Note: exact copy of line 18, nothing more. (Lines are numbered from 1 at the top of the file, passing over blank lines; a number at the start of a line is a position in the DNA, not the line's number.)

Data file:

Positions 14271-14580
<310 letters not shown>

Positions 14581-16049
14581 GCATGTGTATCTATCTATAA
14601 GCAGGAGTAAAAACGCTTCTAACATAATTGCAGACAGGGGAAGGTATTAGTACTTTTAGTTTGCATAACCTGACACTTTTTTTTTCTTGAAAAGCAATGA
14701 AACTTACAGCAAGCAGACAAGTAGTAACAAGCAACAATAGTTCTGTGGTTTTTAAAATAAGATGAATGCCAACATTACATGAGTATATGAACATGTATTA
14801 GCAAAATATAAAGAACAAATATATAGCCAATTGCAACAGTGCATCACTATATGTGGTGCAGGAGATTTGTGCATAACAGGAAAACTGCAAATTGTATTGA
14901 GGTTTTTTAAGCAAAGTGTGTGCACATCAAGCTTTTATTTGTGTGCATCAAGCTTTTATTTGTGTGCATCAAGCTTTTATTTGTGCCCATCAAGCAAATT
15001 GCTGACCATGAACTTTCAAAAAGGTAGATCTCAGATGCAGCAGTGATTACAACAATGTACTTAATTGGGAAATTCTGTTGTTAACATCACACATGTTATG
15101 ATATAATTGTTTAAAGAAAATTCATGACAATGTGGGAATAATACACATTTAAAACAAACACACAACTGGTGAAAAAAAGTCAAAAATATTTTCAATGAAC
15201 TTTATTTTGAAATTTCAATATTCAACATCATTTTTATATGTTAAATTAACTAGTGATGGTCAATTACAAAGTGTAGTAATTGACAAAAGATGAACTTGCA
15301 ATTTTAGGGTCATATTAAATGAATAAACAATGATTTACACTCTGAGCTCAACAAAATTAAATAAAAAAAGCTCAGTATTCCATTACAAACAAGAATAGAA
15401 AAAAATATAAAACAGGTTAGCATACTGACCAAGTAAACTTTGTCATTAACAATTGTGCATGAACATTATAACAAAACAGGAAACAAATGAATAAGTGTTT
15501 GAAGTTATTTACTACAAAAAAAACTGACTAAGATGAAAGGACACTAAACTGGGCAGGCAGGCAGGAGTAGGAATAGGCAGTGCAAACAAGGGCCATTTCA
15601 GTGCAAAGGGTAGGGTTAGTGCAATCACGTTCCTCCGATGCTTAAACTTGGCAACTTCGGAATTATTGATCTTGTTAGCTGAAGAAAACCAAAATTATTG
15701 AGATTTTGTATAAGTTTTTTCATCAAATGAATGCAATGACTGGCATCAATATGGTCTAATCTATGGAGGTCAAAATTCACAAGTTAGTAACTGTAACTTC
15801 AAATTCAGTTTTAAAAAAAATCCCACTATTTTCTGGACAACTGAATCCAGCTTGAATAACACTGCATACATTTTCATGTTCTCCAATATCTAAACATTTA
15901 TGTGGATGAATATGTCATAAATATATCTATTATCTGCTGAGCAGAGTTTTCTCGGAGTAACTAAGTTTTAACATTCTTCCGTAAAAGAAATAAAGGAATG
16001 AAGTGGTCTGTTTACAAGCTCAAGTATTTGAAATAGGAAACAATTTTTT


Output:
15901 TGTGGATGAATATGTCATAAATATATCTATTATCTGCTGAGCAGAGTTTTCTCGGAGTAACTAAGTTTTAACATTCTTCCGTAAAAGAAATAAAGGAATG